Harvard Medical School’s Center for Primary Care Launches $10 Million Initiative to Transform Local Primary Care Practices

Mar 05, 2012

The Harvard Medical School Center for Primary Care today announced the formation of an Academic Innovations Collaborative that will provide more than $10 million in resources over two years to nine Harvard Medical School affiliated hospital-based primary care teaching practices and eight affiliated community health practice partners. The Center will award more than $5 million in grants to the selected affiliates who will directly match the funds, totaling more than $10 million.

The goal is to create a platform for training future health care leaders by transforming Harvard-affiliated primary care teaching practices through innovation in four key areas: team-based primary care, management and prevention of chronic illnesses, management of patients with multiple illnesses, and patient empowerment and behavior change.

“It is well known, and has been well documented, that primary care in the U.S. is in crisis,” said Dr. David Bates, one of three co-interim directors of the Center for Primary Care. “If the U.S. is to have higher quality care at lower costs, primary care models will have to change, and this initiative provides the local grantees the chance to innovate solutions.”

The grantees are:

These practices serve a broad mix of patients, many of whom live in low-income communities in Boston and involve a variety of primary care disciplines including internal medicine, pediatrics, and family medicine. 

Over 275,000 patients will benefit from this investment. Through the Collaborative, these Harvard-affiliated clinical sites will join forces to develop best practices for transforming systems of care, improving value in health care, and creating a stronger platform for health care education.

These grants also will highlight the benefits of interdisciplinary teamwork in which patients, doctors, nurses, social workers, pharmacists, and other allied health professionals learn from and support each other in innovative ways to improve patient care.

“Harvard Medical School, the Center for Primary Care and Harvard’s affiliated clinical entities share a mutual commitment to transforming care delivery within their networks to benefit patients, clinicians, trainees, and society,” said Jeffrey Flier, Dean of Harvard Medical School.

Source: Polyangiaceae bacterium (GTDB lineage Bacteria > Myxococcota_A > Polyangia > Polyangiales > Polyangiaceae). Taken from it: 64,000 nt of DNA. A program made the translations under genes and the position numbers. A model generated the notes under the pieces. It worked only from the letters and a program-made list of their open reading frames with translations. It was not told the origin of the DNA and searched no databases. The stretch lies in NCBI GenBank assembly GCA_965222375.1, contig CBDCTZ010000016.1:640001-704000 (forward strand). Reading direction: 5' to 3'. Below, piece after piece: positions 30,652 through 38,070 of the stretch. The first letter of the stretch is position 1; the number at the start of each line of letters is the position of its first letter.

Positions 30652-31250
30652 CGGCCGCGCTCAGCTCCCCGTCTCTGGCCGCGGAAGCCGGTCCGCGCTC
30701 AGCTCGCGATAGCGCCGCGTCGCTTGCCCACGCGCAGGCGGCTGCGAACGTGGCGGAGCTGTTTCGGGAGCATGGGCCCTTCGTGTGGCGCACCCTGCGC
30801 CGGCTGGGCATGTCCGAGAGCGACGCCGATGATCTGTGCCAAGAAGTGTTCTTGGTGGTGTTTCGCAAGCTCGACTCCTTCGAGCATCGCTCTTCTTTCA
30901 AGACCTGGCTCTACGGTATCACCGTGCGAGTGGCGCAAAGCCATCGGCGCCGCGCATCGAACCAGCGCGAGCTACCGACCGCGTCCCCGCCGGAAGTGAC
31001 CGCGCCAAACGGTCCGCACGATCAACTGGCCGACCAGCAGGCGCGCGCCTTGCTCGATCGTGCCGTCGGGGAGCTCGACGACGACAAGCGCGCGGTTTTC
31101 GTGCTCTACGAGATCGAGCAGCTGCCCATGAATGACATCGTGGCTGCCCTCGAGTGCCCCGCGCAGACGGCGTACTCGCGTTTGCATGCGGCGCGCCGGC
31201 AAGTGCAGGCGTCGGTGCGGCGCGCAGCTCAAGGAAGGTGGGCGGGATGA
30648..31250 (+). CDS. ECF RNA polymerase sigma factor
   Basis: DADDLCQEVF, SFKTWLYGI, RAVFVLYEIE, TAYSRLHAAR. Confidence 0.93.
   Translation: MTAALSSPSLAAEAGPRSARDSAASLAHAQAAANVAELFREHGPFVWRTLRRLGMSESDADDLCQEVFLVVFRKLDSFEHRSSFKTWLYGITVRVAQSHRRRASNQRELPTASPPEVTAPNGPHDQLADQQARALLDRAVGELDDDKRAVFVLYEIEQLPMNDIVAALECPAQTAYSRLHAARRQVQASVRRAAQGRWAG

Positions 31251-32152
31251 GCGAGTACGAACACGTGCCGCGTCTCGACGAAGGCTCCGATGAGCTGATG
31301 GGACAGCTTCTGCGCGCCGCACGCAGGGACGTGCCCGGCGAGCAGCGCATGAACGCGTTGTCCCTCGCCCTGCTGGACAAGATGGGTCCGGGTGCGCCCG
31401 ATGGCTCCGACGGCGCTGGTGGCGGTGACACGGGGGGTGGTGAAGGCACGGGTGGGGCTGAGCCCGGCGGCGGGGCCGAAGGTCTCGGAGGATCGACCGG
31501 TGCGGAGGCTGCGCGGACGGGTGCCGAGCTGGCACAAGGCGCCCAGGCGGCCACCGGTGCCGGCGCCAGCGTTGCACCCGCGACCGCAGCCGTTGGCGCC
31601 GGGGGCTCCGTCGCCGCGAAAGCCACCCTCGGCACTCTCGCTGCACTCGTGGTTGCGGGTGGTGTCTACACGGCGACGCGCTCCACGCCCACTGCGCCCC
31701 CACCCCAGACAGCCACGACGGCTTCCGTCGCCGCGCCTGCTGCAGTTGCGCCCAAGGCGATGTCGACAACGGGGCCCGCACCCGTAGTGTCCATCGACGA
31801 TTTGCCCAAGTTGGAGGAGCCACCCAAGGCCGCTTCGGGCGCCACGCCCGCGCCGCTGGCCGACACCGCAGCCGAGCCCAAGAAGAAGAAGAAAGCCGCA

“A partnership of this scope is without precedent in our community and could provide solutions to our country’s most pressing health care problems – solutions that we hope will make our state health care system, and ultimately our national health care system, among the best in the world,” said Center for Primary Care Interim Co-Director Dr. Russell Phillips.

“This collaboration is designed to engage medical students, trainees and affiliated medical faculty and staff as leaders in care redesign,” said Dr. Andrew Ellner, Interim Co-Director. “It is as much an educational innovation as it is an effort to help catalyze change in primary care delivery on a broad scale.”

Despite increasing demands on primary care and the development of new practice models nationally, the pace of change has been incremental. The stress imposed by cost pressures, rapid changes in payment models, and cuts to federal funding for research at academic medical centers has made it difficult to provide the needed resources and attention to primary care. The Center’s initiative will help expedite transformation as well as build strong connections between affiliated community health centers and community practices.

“This collaborative is a tremendous opportunity for the Center to fortify relationships between academic hospital-based practices and community health centers,” said Dr. Myechia Minter-Jordan, Chief Medical Officer at The Dimock Center. “We know that community health is at the nexus of truly transformative health care. These grants will provide Harvard Medical faculty, trainees, and staff with unique opportunities to learn from innovative community health environments.” 

Related articles: